• Vertically Integrated Success- Even if only one engineering discipline is responsible for the specific engineering, every engineering discipline needs to be in the room. These engineers inform each other, mitigate costly issues in the later stages, and offer elegant solutions that support the overall engineering. These engineers create a cohesive product.
  • Steady Timelines- Especially when dealing with months or years, a change or challenge has a domino effect on engineering delivery timelines down the road. With a single source engineering team, the team actively tracks the stages of their engineering, works alongside each other during collaborative stages, and makes seamless handoffs for project goals.
  • Cross Team Mobilization- In the event of an issue, defect, or unexpected complication, a vertically integrated team mobilizes. The project manager pulls in every engineer from every stage of the project. 
  • Cross Functional User Experience- Single source collaboration between software engineers, mechanical engineers, electrical engineers, industrial designers, and technical writers creates a seamless handoff between engineering stages. Concurrent engineering support translates to a uniform user experience.

Once you have the team in place, you are ready for your engineers to tackle the challenge.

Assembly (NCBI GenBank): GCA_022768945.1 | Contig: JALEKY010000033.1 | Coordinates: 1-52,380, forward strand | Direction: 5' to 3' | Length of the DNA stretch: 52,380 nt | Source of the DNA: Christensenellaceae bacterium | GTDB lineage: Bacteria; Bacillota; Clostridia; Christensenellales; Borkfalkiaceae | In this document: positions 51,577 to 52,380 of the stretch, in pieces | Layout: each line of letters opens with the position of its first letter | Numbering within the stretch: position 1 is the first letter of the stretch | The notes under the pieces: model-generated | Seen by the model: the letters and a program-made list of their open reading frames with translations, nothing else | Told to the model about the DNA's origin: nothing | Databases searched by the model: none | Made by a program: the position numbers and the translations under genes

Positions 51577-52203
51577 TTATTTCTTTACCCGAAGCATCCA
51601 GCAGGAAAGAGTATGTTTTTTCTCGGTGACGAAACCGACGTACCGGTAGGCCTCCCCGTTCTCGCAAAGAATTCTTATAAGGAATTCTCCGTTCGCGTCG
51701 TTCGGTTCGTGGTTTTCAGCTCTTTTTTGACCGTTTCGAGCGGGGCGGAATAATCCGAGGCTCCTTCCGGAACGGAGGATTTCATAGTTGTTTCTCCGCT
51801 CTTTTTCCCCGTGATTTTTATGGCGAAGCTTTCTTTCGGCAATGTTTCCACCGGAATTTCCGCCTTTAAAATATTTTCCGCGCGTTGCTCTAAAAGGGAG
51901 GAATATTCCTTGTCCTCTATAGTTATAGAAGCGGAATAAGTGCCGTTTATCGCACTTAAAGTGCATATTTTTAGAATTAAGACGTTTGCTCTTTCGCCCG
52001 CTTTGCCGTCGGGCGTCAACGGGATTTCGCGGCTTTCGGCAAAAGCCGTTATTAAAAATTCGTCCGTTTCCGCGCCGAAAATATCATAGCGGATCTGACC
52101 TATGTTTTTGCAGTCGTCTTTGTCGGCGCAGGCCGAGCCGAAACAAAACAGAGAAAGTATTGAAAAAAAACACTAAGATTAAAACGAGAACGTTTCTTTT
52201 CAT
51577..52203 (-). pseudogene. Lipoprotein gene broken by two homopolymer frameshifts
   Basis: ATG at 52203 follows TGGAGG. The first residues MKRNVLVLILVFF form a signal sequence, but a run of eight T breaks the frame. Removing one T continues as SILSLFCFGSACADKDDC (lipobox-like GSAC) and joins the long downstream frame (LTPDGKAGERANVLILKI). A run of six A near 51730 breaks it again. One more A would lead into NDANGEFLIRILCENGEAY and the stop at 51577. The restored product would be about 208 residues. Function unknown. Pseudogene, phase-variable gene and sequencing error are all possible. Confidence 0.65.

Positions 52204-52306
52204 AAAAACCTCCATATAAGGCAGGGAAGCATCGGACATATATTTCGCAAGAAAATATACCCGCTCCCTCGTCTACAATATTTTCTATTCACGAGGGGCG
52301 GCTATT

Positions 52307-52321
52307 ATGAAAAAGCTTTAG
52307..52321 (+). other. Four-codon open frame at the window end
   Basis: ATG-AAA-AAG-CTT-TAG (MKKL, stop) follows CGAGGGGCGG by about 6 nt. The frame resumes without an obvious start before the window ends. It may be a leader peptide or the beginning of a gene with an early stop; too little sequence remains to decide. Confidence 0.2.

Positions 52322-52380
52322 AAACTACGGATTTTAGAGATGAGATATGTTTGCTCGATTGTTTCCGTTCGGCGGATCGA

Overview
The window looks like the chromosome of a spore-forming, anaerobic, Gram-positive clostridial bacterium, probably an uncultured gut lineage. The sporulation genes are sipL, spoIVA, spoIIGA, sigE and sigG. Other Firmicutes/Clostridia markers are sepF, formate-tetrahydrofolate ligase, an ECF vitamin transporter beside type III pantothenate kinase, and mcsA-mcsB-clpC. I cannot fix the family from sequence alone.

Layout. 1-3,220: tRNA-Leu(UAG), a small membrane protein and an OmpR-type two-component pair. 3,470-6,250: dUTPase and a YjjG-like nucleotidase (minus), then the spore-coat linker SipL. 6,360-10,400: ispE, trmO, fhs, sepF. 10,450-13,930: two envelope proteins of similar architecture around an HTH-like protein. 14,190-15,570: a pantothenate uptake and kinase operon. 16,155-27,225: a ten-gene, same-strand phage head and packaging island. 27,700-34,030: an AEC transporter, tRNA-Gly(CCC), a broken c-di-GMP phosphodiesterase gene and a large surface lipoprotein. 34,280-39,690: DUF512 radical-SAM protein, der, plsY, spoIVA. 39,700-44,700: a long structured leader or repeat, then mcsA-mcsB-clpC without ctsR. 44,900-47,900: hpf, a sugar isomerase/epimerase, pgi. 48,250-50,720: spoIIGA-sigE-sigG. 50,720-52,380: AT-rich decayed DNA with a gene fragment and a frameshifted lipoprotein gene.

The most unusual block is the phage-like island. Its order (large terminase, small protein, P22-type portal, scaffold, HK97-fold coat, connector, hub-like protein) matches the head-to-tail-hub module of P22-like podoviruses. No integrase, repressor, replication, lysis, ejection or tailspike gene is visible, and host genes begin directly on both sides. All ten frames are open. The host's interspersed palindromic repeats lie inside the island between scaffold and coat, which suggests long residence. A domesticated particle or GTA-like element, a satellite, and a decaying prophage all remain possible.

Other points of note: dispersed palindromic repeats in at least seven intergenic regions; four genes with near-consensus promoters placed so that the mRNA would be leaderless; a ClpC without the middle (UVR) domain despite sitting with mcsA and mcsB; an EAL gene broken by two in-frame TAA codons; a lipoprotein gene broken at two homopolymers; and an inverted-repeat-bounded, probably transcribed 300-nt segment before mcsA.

The Right Way to Tackle Engineering Challenges

You have your multidiscipline team in place. The customer has related the high level engineering challenge. You have all your tools at your disposal. Your vertically integrated engineering team is in one room. How should a professional engineering team tackle that engineering challenge?

We would like to start by warning you against getting bogged down in the design stage. Sitting in a room together and trying to plot the mathematics, exact parts, and downstream engineering choices before trying to work on a prototype may feel like the correct choice, but there are costly inefficiencies in this approach.

  • Time Wasted- There is a substantial difference in the quality of engineering progress between handling a prototype and getting bogged down in theory. You can lose a lot of time calculating and imagining when holding something  gives you a tangible starting point.